Investors, unless family or friends, demand a very high level of due diligence before they will stage a capital investment. Strong management, a clearly identifiable Unique Selling Proposition (USP), first mover advantage and a 35% return on invested capital kicking in between months 24 and 36 of operation are the basic guidelines typically utilized when underwriting opportunities. These are standards that very few entrepreneurs and inventors can achieve.

There are many ways to “bootstrap” new products or services before seeking a financing round. They are not glamorous, more like the old parable of the tortoise and hare. These strategies require the oldest trait known to inventive man: simple hard work!

Here is an example of a product that we recently “bootstrapped” to a successful market launch, and subsequent funding relationship. I received a call from a gentleman who owned a construction business. After initial platitudes, he advised me that he had created the world’s greatest barbecue sauce. We receive a lot of food products for review, and every single one is accompanied by the old bromide, ” it’s the best in the world”. I was wary.

Mr. Barbecue Sauce sent me a box of his three sauces to sample. They were very tasty. I advised him that the taste was surely excellent and potentially commercial but that he would have to utilize more of a “guerilla” marketing strategy than his hoped for investor funding round. We wrangled for several months. He approached other consultants and food industry experts before finally coming back to us and agreeing that he needed to utilize a “plan B”.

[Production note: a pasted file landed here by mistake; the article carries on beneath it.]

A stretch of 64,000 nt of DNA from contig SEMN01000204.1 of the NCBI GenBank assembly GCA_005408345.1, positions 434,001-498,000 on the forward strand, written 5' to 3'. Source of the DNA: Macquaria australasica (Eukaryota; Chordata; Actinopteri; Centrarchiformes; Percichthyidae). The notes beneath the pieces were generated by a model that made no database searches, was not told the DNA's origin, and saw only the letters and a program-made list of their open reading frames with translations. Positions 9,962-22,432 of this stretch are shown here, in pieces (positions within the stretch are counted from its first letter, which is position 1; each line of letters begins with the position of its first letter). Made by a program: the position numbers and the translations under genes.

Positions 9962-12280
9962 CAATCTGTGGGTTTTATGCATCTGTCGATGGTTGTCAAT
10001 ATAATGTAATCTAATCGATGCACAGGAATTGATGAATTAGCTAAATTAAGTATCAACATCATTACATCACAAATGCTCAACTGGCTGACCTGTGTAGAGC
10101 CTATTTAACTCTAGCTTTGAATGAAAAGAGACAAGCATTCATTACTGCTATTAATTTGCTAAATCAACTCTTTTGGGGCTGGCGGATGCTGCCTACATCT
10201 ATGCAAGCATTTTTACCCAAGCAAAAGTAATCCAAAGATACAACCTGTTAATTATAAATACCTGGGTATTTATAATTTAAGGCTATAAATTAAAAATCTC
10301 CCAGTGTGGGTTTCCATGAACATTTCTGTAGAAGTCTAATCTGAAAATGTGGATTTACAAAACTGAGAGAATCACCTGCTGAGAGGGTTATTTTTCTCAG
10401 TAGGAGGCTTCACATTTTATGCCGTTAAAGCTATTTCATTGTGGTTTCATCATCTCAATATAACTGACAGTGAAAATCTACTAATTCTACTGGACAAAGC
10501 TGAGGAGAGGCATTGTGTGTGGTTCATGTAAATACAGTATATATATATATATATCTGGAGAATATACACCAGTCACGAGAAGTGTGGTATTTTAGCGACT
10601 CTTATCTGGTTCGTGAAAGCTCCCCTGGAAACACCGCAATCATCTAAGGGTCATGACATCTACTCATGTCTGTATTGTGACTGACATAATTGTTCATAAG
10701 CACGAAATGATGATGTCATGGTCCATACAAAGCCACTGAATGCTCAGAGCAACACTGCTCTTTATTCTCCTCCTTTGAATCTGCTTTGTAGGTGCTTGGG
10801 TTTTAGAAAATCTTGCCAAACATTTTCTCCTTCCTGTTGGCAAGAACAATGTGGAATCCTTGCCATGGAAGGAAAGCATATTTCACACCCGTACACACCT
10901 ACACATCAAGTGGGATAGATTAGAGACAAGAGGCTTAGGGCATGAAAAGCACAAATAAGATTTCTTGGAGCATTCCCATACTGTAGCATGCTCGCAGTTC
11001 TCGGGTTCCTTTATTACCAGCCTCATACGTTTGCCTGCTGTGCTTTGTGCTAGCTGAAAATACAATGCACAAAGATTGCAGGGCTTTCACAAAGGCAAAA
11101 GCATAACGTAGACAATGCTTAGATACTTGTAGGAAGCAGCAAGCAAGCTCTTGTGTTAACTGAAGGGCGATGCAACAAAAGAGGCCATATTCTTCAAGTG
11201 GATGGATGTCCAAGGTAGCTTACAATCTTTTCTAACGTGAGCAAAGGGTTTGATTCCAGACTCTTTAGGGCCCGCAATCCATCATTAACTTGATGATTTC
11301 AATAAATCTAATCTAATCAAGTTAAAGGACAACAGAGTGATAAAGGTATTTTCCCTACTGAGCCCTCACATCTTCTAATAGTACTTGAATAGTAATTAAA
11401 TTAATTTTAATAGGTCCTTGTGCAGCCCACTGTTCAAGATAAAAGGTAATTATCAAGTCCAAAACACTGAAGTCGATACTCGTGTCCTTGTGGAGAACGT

We contracted to write and execute a business plan for the launch of the sauces. We engaged the services of a dietician, a licensed food product private label source, a graphic designer and a packaging resource. We perfected the label statements and content values of the product. Then we conducted a focus group, obtained testimonials for attribution, and prepared sales collateral.

When the product, packaging and sales materials were market-ready we approached independent and regional purveyors of high-end gourmet food products. These types of retailers are much easier to work with, barriers to obtaining shelf space are small and they are keen to enjoy exclusive distribution of select items. Each door that was initially opened agreed to a schedule of product samplings. We set up a table on an aisle end cap, cooked top quality sausages and asked shoppers to choose which of the three styles of sauce they would prefer on their taste sample. We had an inventory of product on the end cap gondola with a special introductory price.